From 2011 to 2015 Kassenova served on the UN secretary general’s Advisory Board on Disarmament Matters.
Stockholm University, Sweden
(January 2017-December 2018)
Lindsay Krall is a post-doctoral MacArthur fellow in Nuclear Security Issues with a broad interest in the sustainable implementation of nuclear energy. She has received a B.S.E. in Industrial and Operations Engineering from the University of Michigan and a Ph.D. in Geological Science from Stockholm University. Her doctoral research, which involved tracing the redox history and mobility of natural uranium in fractured granitic bedrock using uranium and thorium series isotopes, was jointly supported by the Marie Curie Initial Training Network, MetTrans and the Swedish Nuclear Fuel and Waste Management Company, by whom she was employed.
Senior Non-Resident Scholar, U.S. Department of State Washington, D.C.
Ann Meceda is a Foreign Service Officer with the U.S. Department of State. She currently serves as Coordinator for International Cyber Policy, Bureau of East Asian and Pacific Affairs. Ann most recently served as the IISTP State Department Visiting Scholar. Prior to the George Washington University. She served as the U.S. Head of Delegation to the Sustainable Development Working Group of the Arctic Council and on Arctic policy issues in the Bureau of Oceans and International Environmental and Scientific Affairs. Ann has previously served in Morocco, Germany, Slovakia, and Tunisia. Prior to joining the State Department, she worked in business development and financial strategy for venture-backed technology and media firms in Silicon Valley and abroad.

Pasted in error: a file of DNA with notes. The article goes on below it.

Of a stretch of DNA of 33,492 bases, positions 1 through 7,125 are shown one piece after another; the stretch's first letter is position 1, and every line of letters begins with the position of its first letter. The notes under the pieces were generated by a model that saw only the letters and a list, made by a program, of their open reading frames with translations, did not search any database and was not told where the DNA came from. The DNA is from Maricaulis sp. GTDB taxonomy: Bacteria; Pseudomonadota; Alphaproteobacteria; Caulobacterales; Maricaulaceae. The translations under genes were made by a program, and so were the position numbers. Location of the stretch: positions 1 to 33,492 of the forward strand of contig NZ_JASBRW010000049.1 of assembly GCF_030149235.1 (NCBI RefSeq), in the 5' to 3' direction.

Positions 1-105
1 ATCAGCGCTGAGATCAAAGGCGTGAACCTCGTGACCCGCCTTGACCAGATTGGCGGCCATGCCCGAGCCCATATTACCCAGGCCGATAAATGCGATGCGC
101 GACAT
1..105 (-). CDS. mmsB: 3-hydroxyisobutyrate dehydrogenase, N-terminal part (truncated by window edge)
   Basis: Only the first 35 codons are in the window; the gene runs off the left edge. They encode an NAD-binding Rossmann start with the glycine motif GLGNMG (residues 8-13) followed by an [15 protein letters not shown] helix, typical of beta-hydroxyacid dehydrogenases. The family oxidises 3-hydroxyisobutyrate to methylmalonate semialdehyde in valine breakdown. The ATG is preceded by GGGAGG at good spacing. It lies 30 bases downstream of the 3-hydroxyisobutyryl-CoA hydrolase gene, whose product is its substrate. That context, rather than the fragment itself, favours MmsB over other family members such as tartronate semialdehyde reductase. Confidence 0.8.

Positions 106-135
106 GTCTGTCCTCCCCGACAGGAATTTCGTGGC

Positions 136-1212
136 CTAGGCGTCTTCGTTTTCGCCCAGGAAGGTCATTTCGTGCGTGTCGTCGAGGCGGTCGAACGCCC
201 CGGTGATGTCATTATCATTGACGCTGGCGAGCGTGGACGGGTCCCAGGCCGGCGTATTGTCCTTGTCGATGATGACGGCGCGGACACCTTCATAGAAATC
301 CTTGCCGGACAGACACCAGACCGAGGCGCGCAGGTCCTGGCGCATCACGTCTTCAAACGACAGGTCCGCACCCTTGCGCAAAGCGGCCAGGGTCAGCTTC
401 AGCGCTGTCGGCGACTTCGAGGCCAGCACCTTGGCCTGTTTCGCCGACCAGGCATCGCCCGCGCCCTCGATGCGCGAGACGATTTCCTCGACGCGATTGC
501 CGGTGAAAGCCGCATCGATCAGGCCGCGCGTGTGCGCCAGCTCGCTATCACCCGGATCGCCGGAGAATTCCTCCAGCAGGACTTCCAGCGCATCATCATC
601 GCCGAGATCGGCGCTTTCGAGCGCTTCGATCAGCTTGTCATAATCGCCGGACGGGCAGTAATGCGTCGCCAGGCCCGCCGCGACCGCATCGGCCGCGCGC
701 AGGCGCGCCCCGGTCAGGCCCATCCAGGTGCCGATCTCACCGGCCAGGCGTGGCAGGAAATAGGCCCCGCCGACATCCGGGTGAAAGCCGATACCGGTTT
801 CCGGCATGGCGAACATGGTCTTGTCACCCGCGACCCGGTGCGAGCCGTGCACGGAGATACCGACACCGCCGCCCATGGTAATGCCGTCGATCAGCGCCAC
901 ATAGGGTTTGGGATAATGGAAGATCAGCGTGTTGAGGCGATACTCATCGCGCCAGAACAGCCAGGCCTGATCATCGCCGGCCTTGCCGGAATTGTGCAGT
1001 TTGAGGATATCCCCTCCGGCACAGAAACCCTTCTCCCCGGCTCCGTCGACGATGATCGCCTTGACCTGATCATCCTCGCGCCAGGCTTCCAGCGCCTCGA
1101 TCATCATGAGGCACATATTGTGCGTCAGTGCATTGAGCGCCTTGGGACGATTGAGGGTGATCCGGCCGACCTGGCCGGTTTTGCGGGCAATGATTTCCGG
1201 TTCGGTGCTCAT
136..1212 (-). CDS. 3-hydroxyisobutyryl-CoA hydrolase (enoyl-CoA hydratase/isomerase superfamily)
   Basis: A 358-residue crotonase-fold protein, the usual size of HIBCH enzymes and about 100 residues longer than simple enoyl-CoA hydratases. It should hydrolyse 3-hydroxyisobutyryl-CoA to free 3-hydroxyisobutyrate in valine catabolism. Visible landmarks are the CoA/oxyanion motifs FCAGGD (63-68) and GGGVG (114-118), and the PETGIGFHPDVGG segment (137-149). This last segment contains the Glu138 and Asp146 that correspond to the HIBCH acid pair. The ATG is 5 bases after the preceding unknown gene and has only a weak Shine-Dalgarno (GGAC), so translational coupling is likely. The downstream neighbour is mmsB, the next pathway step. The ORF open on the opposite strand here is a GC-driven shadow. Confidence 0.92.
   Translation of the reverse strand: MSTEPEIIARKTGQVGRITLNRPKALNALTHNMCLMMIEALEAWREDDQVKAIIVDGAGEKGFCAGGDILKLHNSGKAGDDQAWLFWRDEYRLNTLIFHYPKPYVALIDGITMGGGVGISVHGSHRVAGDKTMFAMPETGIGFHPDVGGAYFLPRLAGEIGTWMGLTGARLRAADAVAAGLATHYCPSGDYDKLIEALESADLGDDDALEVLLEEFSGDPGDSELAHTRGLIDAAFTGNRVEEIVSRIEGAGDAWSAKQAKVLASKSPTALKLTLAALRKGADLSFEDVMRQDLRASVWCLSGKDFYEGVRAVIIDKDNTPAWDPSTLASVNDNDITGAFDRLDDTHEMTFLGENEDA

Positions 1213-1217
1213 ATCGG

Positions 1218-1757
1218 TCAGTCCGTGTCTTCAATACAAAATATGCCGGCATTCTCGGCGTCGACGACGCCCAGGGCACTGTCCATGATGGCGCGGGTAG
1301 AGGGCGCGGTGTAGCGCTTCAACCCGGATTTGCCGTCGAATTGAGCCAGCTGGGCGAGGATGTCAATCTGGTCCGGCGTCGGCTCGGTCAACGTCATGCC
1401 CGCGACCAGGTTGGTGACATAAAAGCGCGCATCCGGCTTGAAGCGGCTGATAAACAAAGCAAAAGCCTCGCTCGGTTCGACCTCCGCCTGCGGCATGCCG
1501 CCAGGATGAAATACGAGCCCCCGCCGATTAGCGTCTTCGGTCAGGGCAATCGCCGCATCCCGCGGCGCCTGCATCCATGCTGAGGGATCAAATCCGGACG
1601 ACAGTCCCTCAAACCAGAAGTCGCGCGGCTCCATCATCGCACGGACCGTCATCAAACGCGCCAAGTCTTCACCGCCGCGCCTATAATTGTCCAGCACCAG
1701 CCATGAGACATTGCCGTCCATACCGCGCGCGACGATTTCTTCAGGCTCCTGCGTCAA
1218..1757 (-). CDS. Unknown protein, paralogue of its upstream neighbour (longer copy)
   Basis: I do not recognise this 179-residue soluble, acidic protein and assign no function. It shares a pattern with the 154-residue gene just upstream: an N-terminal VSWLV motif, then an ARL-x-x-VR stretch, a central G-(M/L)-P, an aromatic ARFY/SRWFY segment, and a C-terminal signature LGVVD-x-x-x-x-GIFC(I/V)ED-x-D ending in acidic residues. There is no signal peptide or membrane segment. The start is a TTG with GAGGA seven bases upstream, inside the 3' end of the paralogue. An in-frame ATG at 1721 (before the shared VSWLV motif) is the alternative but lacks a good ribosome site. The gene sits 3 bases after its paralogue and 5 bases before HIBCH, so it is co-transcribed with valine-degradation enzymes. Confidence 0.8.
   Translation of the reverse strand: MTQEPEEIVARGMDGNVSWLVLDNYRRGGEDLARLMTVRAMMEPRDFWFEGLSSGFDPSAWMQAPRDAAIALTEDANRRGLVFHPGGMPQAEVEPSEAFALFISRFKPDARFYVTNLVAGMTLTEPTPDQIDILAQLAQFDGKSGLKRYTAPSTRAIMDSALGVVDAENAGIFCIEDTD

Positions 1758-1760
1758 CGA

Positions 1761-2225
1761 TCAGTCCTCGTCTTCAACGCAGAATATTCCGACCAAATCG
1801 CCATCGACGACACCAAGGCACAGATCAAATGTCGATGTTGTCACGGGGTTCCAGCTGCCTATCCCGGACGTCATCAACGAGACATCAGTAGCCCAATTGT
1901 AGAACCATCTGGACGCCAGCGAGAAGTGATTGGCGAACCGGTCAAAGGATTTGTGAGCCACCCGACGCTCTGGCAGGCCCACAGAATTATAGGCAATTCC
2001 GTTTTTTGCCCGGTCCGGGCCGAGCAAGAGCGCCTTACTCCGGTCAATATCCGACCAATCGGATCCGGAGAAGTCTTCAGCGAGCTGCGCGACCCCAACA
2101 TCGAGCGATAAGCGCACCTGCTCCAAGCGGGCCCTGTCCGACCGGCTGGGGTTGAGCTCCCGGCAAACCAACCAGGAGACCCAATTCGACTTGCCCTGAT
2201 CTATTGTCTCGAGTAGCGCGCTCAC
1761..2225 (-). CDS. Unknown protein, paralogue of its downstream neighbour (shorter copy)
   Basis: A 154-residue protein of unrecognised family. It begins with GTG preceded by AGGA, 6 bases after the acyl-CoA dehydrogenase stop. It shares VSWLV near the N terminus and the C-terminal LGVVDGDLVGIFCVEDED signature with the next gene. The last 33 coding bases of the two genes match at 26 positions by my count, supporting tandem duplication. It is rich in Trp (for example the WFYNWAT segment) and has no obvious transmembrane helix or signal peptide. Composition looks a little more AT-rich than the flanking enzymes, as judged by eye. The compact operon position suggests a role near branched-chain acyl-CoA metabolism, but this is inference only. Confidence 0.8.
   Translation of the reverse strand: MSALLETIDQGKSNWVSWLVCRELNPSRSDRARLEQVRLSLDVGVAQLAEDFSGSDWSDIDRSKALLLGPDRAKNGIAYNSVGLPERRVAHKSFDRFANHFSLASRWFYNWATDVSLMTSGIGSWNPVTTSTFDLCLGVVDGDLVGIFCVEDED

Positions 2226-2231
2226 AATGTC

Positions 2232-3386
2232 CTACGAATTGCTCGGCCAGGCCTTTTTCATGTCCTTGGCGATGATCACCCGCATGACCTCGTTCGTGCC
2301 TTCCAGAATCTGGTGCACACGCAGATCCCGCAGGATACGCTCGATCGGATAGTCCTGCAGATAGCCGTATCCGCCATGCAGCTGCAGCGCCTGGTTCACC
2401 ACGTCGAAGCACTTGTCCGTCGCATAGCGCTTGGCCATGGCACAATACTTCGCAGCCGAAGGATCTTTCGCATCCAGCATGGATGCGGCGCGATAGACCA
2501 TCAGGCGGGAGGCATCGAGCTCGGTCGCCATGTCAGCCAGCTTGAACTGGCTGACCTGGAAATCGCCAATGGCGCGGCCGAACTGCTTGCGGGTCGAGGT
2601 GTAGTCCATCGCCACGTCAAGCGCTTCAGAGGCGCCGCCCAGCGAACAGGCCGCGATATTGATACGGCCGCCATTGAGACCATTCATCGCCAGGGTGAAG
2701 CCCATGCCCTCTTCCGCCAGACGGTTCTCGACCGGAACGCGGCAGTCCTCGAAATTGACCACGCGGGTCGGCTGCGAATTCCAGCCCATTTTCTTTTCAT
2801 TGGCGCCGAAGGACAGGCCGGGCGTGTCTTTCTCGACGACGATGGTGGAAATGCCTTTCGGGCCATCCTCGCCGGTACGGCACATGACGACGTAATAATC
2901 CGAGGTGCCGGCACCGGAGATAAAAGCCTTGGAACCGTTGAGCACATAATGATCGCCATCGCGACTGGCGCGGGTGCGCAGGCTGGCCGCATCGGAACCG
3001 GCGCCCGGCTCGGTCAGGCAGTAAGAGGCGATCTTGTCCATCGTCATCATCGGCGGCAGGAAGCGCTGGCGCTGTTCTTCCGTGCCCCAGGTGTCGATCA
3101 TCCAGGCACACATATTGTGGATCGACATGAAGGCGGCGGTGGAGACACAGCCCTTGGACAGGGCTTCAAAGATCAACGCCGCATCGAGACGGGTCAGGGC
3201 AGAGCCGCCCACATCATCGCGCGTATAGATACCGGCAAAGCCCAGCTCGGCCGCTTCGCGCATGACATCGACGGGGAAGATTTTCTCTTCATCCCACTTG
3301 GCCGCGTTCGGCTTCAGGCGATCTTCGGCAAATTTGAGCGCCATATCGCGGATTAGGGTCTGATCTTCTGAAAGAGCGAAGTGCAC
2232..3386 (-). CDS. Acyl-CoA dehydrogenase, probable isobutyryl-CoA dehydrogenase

Non-Resident Visiting Scholar
Dr. Daniel Metlay is now an independent researcher who is working on a book dealing with the institutional and technical challenges of developing a deep‐mined, geologic repository for high‐activity radioactive waste. He recently retired after 24‐years of service on the senior professional staff of the Nuclear Waste Technical Review Board. Prior to joining the NWTRB, Dr. Metlay taught organizational theory and public policy in the political science departments of Indiana University, Bloomington, and the Massachusetts Institute of Technology. He also worked as a Research Scientist at Brookhaven National Laboratory, investigating operational and organizational issues at nuclear power plants.